On this brisk and cloudy morning David Richardson and myself headed to Western Treatment Plant to look for, among other things, a recently reported Australasian Bittern. This is a bird that had so far eluded David, always seemingly out of reach, his efforts thwarted, chasing fresh sightings and coming tantalisingly close, always a reedbed or just bad luck between him and the bittern...
Well today was no different because we didn't see it.
But we did see lots of other stuff. Like hundreds of waders. Mainly Red-necked Stints, Sharp-tailed Sandpipers and Curlew Sandpipers but with a few Greenshank here and there and a lone Black-tailed Godwit at the Borrow Pits that appears to be a recent arrival. It seemed very tired anyway (long flight??) as it slept the whole time while the other waders fed around it.
We also got onto 3 Rufous Songlark singing away in the treed verges along the 29 Mile Rd. Heaps of these have infiltrated Victoria in the last few weeks and they seem to be turning up all over the place. Including here. Further sightings involved a single Blue-winged Parrot, 50 odd Black-tailed Native-hens, hundreds and hundreds of Whiskered Terns, many in smart breeding clobber, lots of Fairy Martins gathering mud for their little bottle nests, and a juvenile Golden Whistler. 84 species all told, and a lifer for David (the songlark).
4th October, 2009 Central Victorian box-ironbark forests.
Just for something a bit different today my birding companion and I headed north of town to the central Victorian box-ironbark forests around the Heathcote-Bendigo region.Steven, who is from South Africa and over here on work assignments, was interested in looking at some of the bird species that occupy the drier forests and woodlands in the Greater Melbourne vicinity.
Rain accompanied us for most of the morning, however it wasn't heavy and there was no wind, so apart from us getting a little wet, the birding was easy and sensational.Birdlife was prolific and very active, and in the Heathcote area we got onto Black-eared Cuckoo, Speckled Warbler, Diamond Firetail, Rufous Songlark and Olive-backed Oriole amongstother birds.
Further up the road at CrosbieStateForest we found a few flowering Grey Box which had attracted many lorikeets, and there were good numbers of Musk, Little and Purple-crowned Lorikeet screaming about the place.Also here we found White-bellied Cuckoo-shrike, Black-chinned Honeyeater, Yellow-tufted Honeyeater, calling Rainbow Bee-eaters overhead, and a possible Painted Honeyeater in the distance.At Runnymede we heard a returning migrant Sacred Kingfisher, while nearby in some open paddocks Brown Songlark and Horsfield's Bushlark sang, and several Stubble Quail were heard.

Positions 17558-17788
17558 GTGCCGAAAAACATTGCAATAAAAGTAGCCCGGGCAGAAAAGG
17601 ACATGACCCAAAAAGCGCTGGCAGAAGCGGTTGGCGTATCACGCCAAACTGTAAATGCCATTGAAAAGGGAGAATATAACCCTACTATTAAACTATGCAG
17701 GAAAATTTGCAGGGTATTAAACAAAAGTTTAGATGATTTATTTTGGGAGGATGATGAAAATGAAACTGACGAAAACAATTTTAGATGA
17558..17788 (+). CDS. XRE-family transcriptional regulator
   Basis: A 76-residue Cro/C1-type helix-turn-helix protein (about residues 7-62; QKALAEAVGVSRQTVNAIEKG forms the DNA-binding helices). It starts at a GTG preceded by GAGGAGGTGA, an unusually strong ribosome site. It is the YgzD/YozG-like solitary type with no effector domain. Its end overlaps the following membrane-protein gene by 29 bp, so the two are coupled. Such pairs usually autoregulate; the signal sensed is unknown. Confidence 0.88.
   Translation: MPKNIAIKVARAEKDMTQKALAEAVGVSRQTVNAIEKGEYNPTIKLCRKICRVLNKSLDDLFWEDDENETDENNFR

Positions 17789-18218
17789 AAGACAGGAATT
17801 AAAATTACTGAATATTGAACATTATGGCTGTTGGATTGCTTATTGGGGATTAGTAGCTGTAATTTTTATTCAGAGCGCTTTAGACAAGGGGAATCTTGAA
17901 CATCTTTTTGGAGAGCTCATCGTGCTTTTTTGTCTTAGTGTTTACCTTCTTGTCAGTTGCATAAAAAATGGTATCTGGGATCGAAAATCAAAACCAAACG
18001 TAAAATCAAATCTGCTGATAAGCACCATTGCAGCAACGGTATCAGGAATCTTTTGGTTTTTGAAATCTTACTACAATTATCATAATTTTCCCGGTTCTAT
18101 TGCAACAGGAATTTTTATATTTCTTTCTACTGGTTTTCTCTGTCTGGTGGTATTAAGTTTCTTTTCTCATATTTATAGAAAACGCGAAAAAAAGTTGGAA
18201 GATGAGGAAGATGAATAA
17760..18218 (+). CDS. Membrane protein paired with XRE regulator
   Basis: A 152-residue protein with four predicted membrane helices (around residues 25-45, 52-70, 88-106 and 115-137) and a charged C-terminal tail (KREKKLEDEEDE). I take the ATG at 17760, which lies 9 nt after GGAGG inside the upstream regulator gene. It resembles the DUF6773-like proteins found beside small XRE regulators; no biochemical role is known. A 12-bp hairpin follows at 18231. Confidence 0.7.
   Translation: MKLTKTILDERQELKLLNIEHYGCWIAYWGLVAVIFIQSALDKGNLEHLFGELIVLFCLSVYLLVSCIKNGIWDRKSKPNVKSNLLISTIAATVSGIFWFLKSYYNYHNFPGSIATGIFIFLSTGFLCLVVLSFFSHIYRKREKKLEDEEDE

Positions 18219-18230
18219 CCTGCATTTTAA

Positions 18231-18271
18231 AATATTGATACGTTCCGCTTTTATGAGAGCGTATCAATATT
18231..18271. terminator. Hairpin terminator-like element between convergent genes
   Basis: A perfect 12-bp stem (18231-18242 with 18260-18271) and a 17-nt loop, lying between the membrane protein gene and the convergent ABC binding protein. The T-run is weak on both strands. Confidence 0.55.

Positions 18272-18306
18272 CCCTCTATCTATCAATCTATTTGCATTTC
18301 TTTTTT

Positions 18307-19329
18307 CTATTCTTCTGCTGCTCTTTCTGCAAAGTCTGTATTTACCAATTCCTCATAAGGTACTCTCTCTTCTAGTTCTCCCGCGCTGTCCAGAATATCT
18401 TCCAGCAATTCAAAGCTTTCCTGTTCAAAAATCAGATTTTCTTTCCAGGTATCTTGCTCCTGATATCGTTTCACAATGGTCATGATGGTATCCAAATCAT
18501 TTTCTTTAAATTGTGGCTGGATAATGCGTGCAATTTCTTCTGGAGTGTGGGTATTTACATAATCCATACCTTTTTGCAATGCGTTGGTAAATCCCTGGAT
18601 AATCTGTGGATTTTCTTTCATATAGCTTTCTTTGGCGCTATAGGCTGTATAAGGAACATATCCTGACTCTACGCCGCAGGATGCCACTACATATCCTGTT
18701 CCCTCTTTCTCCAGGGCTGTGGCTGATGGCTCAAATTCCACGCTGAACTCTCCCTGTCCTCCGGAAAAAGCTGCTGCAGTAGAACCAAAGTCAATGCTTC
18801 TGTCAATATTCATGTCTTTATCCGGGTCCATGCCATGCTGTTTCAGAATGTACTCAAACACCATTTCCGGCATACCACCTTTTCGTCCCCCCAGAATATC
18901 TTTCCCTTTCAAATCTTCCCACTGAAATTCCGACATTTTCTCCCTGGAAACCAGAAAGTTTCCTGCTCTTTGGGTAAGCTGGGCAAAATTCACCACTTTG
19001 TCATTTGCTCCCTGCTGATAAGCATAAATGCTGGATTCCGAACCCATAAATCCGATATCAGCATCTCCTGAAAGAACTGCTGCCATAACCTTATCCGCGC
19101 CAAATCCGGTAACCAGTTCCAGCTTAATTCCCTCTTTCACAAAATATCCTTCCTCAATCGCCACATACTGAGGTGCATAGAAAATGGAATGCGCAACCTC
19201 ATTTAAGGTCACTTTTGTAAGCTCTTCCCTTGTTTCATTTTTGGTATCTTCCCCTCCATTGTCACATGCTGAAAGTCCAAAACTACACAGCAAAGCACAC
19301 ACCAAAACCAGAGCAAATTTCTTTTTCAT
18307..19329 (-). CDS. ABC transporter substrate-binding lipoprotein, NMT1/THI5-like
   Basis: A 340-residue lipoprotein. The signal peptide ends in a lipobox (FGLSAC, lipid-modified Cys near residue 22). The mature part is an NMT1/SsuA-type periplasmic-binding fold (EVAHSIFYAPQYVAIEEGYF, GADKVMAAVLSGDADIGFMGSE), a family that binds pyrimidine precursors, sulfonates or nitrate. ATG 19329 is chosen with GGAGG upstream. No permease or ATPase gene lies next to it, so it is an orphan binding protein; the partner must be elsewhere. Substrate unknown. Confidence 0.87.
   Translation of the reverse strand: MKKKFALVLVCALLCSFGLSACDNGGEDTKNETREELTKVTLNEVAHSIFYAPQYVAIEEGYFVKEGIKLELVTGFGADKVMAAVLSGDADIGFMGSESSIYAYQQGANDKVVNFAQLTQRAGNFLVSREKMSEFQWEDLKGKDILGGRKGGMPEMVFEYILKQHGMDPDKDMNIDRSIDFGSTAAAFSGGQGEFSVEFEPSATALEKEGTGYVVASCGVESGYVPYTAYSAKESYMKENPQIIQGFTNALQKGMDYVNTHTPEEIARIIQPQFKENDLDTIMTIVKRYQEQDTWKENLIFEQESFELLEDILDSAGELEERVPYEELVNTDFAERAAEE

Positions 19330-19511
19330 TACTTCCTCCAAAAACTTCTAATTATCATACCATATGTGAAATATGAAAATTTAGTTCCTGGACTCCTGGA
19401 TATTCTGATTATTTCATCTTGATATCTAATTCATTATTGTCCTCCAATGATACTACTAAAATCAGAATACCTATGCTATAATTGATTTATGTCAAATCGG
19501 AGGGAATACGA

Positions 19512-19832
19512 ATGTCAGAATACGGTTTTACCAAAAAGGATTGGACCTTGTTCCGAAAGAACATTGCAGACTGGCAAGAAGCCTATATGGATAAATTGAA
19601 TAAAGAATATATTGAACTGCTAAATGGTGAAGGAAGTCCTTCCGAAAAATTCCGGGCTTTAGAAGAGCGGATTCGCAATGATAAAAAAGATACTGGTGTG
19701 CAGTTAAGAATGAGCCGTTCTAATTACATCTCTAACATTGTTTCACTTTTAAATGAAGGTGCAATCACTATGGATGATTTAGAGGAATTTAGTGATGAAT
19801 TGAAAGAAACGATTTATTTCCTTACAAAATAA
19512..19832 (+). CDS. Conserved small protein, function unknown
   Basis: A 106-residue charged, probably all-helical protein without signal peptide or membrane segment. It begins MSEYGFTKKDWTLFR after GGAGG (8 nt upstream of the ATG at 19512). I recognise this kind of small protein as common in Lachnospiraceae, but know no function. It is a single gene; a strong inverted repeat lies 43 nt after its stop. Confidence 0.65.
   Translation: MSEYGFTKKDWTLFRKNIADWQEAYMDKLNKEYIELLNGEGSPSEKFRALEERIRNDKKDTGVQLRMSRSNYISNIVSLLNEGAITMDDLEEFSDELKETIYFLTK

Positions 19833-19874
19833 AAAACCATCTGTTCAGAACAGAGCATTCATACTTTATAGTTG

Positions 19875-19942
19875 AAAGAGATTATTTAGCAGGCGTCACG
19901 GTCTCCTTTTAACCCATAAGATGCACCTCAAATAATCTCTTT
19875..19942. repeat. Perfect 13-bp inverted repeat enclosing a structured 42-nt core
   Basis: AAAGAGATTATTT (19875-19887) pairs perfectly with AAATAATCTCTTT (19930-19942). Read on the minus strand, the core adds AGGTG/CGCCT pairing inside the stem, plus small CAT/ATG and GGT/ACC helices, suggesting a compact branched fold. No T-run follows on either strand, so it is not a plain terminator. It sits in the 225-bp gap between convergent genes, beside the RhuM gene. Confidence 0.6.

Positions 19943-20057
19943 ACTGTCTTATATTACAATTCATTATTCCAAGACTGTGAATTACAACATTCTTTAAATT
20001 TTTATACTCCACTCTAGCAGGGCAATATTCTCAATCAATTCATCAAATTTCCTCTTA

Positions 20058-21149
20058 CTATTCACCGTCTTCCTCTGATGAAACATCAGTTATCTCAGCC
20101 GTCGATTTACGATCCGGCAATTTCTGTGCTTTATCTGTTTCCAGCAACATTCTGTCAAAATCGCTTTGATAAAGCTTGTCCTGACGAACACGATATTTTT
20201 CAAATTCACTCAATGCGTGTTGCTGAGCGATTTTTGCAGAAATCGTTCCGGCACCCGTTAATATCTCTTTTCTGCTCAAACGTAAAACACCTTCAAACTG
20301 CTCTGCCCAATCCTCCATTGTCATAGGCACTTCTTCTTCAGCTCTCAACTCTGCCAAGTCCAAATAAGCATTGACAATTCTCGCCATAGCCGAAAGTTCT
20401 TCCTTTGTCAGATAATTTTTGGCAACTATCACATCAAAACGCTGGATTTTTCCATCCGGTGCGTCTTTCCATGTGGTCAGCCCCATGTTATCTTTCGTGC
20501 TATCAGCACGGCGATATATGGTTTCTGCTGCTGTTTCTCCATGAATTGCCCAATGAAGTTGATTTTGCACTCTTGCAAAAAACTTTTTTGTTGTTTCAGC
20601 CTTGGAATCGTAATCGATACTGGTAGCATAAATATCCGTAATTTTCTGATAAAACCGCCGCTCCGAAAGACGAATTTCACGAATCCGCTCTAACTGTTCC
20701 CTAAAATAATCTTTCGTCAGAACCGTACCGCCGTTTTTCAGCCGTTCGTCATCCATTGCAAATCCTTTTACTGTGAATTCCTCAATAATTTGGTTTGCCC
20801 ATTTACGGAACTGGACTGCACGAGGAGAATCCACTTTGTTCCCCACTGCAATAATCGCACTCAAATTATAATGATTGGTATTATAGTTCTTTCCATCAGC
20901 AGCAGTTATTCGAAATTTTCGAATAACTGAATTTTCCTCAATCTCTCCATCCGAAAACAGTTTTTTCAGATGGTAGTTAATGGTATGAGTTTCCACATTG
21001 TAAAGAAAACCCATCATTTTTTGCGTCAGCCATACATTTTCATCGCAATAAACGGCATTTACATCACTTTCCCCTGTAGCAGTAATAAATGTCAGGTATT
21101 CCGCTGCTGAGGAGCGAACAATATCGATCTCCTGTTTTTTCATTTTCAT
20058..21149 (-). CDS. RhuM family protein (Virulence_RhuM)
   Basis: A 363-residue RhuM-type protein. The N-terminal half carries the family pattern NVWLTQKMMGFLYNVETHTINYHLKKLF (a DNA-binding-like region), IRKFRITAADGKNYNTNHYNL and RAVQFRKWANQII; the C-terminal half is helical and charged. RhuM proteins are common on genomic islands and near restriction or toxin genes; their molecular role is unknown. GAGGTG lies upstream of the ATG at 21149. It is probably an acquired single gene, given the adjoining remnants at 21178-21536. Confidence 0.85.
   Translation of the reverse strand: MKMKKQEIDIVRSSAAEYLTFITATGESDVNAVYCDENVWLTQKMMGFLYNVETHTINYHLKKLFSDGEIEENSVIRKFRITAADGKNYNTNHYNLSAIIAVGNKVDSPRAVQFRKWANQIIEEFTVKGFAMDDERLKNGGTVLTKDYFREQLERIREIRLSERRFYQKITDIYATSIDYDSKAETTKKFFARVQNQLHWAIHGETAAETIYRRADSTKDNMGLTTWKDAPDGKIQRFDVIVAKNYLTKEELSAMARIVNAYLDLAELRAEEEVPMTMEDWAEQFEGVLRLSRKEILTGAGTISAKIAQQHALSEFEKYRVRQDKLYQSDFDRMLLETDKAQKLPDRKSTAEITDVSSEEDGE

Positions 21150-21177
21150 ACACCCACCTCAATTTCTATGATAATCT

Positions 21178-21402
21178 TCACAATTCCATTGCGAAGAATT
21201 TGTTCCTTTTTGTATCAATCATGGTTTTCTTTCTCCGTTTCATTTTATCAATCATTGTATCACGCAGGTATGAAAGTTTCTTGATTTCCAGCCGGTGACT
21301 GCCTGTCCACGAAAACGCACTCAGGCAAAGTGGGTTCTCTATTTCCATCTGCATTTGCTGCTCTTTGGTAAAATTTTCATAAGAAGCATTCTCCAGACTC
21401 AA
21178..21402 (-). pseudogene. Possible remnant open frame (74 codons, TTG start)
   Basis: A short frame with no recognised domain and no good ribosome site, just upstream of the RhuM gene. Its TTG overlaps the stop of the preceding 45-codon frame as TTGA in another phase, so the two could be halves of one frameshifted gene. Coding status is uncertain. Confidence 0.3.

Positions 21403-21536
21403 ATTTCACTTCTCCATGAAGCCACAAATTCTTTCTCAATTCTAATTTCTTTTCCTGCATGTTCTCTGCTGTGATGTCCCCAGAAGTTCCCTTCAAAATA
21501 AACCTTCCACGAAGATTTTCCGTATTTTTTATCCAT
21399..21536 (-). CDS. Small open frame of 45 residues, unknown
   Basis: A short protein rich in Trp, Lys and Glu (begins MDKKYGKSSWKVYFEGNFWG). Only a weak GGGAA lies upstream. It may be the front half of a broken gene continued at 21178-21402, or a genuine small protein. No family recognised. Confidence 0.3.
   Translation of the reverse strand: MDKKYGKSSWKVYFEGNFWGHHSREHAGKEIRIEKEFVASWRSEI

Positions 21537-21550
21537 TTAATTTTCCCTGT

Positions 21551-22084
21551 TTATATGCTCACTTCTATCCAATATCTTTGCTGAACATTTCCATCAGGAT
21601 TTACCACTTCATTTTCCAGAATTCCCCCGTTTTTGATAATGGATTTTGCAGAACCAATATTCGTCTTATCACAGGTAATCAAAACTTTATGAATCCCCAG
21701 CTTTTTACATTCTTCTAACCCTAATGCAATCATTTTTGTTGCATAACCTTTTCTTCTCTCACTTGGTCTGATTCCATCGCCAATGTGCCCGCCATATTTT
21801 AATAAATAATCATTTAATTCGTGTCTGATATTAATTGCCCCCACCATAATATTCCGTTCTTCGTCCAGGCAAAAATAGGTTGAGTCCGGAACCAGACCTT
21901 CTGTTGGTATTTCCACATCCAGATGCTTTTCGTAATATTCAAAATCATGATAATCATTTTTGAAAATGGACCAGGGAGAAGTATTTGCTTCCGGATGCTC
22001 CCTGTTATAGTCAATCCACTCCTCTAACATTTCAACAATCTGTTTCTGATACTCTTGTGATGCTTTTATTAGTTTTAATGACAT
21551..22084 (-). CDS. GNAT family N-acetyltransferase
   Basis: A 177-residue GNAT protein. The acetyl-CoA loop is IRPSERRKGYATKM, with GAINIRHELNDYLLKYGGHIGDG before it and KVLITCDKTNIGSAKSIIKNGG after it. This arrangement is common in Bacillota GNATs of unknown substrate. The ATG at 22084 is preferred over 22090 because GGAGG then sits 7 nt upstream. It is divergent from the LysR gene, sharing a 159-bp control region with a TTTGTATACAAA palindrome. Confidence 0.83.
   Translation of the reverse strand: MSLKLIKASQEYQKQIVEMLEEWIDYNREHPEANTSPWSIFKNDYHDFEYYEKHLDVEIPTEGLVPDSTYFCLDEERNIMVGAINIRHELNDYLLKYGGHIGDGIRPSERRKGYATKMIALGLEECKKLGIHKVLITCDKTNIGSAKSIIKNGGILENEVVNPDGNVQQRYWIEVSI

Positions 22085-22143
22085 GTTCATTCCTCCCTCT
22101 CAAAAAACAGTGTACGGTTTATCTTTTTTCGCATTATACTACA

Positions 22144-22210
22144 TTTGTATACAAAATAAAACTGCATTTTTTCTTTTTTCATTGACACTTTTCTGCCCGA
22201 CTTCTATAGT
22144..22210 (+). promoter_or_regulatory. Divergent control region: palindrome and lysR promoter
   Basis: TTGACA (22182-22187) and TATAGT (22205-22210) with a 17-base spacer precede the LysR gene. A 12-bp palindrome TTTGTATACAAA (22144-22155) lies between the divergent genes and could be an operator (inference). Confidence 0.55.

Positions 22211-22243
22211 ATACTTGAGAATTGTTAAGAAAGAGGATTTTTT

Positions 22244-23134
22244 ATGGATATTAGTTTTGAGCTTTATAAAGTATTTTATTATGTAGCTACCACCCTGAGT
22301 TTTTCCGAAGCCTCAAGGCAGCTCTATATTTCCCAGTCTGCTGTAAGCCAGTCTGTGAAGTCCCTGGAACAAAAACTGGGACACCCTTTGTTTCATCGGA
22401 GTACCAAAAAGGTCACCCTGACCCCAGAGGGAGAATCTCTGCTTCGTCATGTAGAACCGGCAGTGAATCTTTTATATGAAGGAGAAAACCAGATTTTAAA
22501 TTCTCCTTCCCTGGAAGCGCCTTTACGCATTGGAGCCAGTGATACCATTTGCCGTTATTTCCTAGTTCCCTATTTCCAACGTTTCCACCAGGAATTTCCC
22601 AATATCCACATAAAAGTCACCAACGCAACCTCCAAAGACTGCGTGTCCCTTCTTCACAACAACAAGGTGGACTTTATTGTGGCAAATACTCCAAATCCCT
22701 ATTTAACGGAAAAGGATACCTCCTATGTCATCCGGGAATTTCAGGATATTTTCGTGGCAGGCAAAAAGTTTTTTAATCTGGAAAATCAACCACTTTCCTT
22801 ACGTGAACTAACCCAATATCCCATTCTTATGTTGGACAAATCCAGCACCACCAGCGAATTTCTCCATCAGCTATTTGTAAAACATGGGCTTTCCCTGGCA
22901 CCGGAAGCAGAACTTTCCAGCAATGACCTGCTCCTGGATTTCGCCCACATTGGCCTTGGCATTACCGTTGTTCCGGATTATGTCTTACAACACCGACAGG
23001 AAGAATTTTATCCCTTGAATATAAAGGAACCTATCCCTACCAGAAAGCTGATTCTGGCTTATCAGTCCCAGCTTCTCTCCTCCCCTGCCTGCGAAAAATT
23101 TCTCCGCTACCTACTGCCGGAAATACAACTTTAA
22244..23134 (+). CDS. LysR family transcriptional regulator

Satisfying the urge to refill our grumbling tummies, we stopped at a local bakery, before heading for our next destination, the fabulous Greater Bendigo National Park.Consisting of many varying habitats from box-ironbark forest through to low shrubby mallee, this reserve supports a good number of species, many of which don't occur any closer to Melbourne.Entering from the north we were soon birding in some lovely box-ironbark woodland and had terrific views of Western Gerygone, a beautiful Black-eared Cuckoo, Hooded Robin, Red-capped Robin, Pallid Cuckoo, Chestnut-rumped Thornbill, Speckled Warbler, Wedge-tailed Eagle and very brief looks at Crested Shrike-tit.Further on as we approached some areas of mallee we started seeing Yellow-plumed Honeyeater, Purple-gaped Honeyeater, Variegated Fairywren, White-fronted Honeyeater, White-browed Babbler, Grey Currawong, and heard frustratingly close Tawny-crowned Honeyeater, Gilbert's Whistler, and Shy Hylacola.Late in the afternoon several groups of White-browed Woodswallows drifted high overhead, alerting us to their presence by their distinctive calls.
It was a really great day in the bush, and the cool weather conditions, although a bit damp at first, allowed for continuous bird activity and thus constant and excellent birding throughout the day.Not to mention Steven's company, which was excellent and allowed for a vast range of different conversation topics, not least of which was our mutual high regard for that wonderful country of South Africa.Thanks Steven, hope to meet again some day.